During the 2020 elections — which led to Joe Biden’s unlikely victory — Zuckerberg was involved in financial activities that at least one state investigation deemed a violation of election bribery laws. In Wisconsin (as in other states), Zuckerberg poured money solely into Democratic strongholds. The “donations” were so hinky that retired Wisconsin Supreme Court Justice Michael Gableman was appointed as special counsel to head an investigation. That investigation found that “numerous questionable and unlawful actions of various actors in the 2020 election” amounted to election tampering.
As a result of that and similar investigations, a slew of states have moved to ban private funding of elections, according to a report by the Capital Research Center (CRC). As CRC wrote:
Private financing of government election offices under the guise of COVID-19 relief skewed voter turnout in the 2020 election and may have tipped the presidential election to Joe Biden.
The chief culprit was Facebook CEO Mark Zuckerberg, who poured $350 million into one sleepy nonprofit, the Center for Technology and Civic Life (CTCL). CTCL then distributed grants to hundreds of county and city elections officials in 47 states and the District of Columbia.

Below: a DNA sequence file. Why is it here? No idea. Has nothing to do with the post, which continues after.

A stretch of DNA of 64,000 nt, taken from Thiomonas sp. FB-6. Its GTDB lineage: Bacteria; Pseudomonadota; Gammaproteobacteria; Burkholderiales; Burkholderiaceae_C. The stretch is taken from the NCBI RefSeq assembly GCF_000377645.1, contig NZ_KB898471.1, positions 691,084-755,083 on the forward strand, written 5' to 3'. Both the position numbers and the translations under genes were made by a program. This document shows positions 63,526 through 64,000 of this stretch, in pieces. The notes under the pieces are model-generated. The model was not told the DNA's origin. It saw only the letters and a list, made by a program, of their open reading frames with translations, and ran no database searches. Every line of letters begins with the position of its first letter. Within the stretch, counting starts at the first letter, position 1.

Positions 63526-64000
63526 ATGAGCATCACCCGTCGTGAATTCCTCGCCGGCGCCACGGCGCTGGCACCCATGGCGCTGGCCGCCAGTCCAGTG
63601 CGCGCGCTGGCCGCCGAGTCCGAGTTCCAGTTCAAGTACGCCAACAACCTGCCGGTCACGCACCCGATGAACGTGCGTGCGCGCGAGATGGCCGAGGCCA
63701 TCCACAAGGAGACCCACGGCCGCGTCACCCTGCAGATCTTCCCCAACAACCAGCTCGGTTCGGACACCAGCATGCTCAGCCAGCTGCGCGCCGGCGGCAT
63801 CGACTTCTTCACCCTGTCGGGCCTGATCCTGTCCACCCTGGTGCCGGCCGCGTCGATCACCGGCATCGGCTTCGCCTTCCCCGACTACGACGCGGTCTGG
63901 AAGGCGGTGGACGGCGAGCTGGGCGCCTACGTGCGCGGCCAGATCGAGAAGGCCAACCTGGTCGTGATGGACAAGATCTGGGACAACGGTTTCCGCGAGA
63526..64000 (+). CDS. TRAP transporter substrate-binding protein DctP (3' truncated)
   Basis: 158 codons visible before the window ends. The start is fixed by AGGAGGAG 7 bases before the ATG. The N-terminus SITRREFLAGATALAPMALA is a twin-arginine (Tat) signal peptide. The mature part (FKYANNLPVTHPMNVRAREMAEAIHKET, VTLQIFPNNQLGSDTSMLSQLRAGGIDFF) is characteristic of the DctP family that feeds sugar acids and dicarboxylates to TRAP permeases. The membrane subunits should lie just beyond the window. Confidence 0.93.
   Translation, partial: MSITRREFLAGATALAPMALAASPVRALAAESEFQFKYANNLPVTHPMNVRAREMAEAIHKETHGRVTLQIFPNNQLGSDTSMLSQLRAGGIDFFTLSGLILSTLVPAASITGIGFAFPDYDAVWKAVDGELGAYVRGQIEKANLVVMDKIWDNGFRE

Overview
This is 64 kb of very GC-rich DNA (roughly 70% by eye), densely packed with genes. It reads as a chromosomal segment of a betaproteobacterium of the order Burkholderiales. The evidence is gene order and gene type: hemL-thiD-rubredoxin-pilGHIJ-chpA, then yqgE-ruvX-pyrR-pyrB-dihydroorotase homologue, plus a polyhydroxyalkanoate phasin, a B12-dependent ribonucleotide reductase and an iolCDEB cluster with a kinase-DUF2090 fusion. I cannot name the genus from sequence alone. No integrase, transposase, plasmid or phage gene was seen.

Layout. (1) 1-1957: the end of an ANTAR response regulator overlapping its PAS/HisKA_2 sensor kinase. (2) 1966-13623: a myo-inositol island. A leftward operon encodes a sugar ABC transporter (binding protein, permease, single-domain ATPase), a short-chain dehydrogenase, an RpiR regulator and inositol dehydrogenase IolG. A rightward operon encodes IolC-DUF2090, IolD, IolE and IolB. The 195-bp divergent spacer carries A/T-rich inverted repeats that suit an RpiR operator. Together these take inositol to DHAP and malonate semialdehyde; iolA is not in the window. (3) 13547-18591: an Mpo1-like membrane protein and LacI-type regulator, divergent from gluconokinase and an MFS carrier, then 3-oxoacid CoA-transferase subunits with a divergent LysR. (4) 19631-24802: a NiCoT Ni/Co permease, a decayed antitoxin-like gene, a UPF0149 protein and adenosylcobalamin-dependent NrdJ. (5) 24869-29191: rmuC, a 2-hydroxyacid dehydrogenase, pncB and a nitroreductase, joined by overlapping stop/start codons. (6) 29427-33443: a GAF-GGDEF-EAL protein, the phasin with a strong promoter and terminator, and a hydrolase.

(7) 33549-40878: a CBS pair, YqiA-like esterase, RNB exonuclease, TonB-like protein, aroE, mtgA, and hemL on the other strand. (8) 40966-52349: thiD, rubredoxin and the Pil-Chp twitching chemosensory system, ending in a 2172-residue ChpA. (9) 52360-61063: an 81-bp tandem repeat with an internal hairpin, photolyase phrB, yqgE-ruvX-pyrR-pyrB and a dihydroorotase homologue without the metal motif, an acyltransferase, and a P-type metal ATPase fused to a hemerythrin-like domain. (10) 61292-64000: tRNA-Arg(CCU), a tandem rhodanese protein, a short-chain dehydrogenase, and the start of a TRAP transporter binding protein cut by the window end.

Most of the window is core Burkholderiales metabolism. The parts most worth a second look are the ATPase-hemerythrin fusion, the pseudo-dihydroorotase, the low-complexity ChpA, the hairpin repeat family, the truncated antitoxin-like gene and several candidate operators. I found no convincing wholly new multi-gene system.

Despite its claims that the grants were strictly for COVID-19 relief, not partisan advantage, the data show otherwise. CRC research into grants distributed in key states — Arizona and Nevada, Texas, Michigan and Wisconsin, Virginia, North Carolina, Pennsylvania, and Georgia — has documented their partisan effects. We have also catalogued our major findings at InfluenceWatch.
That report includes an editor’s note on states banning “Zuck Bucks” and similar practices. That editor’s note states: